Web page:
Meet Our Product Advisory Board: How Megan Kohler Uses Her Acting Career to Inform Instructional Design

Written by: Gabe Fink

As a Learning Designer with the Dutton Institute for Teaching and Learning Excellence at Pennsylvania State University, Megan Kohler believes her work is similar in a key way to her earlier career as a professional actor—both are about connecting with audiences.

“As an actor you impact an audience,” Kohler says. “You can make them laugh, you can make them cry, but the experience makes them think more deeply about the world around them. Similarly, learning design is about creating experiences that are impactful, engaging, and meaningful for learners. A lot of skills from theater, such as communication, creativity, and collaboration, are fundamental to instructional design.”

Kohler recently joined the CourseGateway Product Advisory Board and is bringing her unique perspective on instructional design to the courseware review process.

Creative approaches in teaching

Kohler began her acting career at age 11, inspired by the collaborative and multidisciplinary creativity of the theater. She pursued that career until her late 20s, when a chance encounter at a workshop while on tour piqued her interest in instructional design. She shifted her focus from the stage to the classroom—including online classrooms—and earned an MS in instructional technology.

Collaboration and multidisciplinary approaches now inform her approach to learning design. For example, Kohler is co-editor with Chris Gamrat of The Multi-Disciplinary Instructional Designer, which examines how instructional design can leverage the diverse range of academic fields and professional experiences that designers come from.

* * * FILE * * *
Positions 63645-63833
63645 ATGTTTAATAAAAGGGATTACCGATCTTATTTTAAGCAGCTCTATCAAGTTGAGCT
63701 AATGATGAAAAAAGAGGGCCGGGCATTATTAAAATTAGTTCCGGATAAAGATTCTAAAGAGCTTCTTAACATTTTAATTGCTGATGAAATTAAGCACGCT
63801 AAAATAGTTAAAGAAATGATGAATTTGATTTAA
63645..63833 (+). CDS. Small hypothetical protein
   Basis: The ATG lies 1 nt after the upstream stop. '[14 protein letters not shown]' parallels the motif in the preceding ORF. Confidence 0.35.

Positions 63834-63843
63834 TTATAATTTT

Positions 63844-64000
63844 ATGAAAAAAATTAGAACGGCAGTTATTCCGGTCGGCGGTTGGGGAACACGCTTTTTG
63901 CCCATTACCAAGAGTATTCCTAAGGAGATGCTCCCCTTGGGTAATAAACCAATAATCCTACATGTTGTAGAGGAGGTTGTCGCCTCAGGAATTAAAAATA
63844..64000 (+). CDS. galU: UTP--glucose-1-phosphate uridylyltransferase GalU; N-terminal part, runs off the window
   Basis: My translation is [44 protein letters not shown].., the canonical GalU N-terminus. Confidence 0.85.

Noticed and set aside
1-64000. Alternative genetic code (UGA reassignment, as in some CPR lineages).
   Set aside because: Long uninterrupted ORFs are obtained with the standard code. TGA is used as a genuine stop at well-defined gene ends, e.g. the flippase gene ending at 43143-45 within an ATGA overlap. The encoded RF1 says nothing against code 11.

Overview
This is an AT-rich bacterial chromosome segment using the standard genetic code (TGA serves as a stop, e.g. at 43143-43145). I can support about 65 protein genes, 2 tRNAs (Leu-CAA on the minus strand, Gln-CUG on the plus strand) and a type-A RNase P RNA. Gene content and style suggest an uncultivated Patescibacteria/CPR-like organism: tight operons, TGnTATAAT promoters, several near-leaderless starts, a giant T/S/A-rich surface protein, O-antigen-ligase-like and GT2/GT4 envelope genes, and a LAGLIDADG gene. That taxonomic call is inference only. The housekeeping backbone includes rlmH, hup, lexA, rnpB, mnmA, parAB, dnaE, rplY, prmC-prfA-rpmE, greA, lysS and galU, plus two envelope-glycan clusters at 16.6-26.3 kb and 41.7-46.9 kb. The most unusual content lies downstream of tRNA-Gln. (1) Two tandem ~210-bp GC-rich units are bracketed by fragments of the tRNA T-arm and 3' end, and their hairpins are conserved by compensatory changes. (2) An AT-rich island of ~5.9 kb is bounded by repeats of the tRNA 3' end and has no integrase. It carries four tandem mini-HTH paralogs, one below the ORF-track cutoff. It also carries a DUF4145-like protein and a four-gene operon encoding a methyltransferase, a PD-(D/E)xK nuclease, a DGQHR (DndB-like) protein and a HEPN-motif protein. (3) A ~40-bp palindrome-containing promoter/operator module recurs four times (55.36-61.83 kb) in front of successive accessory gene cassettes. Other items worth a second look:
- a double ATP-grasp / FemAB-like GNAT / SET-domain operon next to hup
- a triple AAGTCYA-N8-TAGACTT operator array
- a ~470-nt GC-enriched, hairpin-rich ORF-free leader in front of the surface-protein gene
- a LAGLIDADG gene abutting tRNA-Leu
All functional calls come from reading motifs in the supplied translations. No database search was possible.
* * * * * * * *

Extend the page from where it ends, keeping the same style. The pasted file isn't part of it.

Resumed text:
And with her Penn State colleague Penny Ralston-Berg, Kohler is developing and workshopping the Collaborative Content Design (CCD) model, which draws on the synergy of improv comedy to enhance faculty-instructional design collaborations.

“Instructional design is not one size fits all,” she says. “Typically, instructional designers bring in blueprints, timelines, and course maps. It’s very procedural and linear. The CCD model is about approaching the process in a way that’s meaningful to faculty. The end result is a great course the instructor feels really comfortable with. It’s impactful because you’re engaging them in creative idea-sharing sessions. You’re working with an individual, not just a process.”

Empowering neurodivergent students

Kohler also has a particular focus on learning design that empowers neurodivergent students, inspired by the experience of her child’s diagnosis and learning journey and by her own later-in-life realization that she is neurodivergent.

“As I was looking into my child’s condition, the light bulb went off,” she remembers. “It answered so many questions.”

Creating inclusive learning for neurodivergent students is difficult, she says, partly because of the lack of visibility associated with the condition: “They refer to it as the ‘invisible disability’ because you can’t identify whether or not someone is neurodivergent just by looking at them.”

Kohler has developed workshops on understanding the unique skills and abilities that set neurodivergent students apart from neurotypical students and how they can be supported. For example, learning design can anticipate the difficulty that some students have differentiating important from unimportant information in compressed time spans.

“Unfortunately, it has become common to view neurodivergence as deficient, but that’s not the case,” Kohler says. 

“There’s so much neurodivergent individuals bring to the table, and that’s not really explained or highlighted. I want them to feel empowered, because education is important, and I want them to feel like they can be successful.”

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